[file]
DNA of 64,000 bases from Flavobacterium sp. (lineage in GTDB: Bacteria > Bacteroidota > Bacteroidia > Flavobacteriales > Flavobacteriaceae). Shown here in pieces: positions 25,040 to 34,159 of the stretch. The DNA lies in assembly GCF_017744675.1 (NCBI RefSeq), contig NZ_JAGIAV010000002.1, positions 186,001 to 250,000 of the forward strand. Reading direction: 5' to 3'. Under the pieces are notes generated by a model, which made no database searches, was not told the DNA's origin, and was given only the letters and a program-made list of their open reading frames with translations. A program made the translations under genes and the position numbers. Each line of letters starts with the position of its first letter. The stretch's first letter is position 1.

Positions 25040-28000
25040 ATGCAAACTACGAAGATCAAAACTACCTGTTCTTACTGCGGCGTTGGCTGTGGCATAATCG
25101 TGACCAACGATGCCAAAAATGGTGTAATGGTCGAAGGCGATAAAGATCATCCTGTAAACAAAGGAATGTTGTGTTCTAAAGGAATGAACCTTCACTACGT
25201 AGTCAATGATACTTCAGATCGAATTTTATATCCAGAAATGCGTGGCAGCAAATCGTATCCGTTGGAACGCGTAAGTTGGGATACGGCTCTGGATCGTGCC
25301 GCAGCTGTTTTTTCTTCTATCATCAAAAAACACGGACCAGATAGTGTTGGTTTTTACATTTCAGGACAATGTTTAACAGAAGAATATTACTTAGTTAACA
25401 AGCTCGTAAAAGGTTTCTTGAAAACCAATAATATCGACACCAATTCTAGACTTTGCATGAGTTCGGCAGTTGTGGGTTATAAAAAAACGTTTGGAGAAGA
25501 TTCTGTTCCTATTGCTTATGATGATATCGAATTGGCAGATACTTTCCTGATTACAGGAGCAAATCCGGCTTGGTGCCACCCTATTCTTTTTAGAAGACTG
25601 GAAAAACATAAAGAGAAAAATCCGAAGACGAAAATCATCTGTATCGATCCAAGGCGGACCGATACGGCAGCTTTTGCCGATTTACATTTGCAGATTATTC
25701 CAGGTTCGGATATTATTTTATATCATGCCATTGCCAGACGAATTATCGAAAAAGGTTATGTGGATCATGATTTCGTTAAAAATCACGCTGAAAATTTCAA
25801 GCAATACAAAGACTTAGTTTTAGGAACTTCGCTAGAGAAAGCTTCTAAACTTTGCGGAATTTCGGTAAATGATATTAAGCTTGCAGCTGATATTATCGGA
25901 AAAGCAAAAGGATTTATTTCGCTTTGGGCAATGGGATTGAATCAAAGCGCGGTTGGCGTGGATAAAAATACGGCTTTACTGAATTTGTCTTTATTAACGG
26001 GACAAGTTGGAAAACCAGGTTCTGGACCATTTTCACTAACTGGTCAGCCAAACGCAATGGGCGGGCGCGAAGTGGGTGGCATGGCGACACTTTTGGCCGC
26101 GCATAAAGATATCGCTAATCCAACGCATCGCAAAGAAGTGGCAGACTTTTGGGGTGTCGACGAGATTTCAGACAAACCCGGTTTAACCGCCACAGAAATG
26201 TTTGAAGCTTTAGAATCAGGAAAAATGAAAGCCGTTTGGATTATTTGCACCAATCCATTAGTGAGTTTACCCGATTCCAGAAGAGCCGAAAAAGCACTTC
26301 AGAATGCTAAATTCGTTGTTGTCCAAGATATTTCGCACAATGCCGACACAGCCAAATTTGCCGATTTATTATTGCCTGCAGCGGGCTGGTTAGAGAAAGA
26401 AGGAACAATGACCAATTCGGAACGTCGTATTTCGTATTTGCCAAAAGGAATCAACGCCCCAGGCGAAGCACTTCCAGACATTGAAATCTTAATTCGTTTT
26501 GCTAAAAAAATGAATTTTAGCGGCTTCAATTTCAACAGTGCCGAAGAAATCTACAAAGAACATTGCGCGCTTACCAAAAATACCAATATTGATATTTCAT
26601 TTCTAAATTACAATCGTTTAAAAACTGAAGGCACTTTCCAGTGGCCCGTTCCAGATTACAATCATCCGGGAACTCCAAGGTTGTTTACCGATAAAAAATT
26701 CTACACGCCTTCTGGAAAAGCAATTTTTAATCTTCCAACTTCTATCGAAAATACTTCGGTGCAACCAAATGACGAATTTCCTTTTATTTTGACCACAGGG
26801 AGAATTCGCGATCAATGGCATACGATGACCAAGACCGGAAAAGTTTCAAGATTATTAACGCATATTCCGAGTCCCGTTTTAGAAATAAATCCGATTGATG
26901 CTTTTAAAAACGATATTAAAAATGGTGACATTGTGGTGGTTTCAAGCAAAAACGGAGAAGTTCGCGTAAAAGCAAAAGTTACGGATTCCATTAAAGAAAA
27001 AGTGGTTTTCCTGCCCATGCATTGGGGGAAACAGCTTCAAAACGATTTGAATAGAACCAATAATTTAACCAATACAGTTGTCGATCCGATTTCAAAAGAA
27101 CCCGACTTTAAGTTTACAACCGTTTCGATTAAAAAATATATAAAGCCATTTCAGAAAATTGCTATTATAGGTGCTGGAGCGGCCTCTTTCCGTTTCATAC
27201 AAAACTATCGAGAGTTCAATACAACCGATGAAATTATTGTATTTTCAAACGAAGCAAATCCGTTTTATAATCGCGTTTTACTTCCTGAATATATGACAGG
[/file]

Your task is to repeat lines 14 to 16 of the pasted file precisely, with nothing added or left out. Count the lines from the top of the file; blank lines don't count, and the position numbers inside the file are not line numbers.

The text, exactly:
26101 GCATAAAGATATCGCTAATCCAACGCATCGCAAAGAAGTGGCAGACTTTTGGGGTGTCGACGAGATTTCAGACAAACCCGGTTTAACCGCCACAGAAATG
26201 TTTGAAGCTTTAGAATCAGGAAAAATGAAAGCCGTTTGGATTATTTGCACCAATCCATTAGTGAGTTTACCCGATTCCAGAAGAGCCGAAAAAGCACTTC
26301 AGAATGCTAAATTCGTTGTTGTCCAAGATATTTCGCACAATGCCGACACAGCCAAATTTGCCGATTTATTATTGCCTGCAGCGGGCTGGTTAGAGAAAGA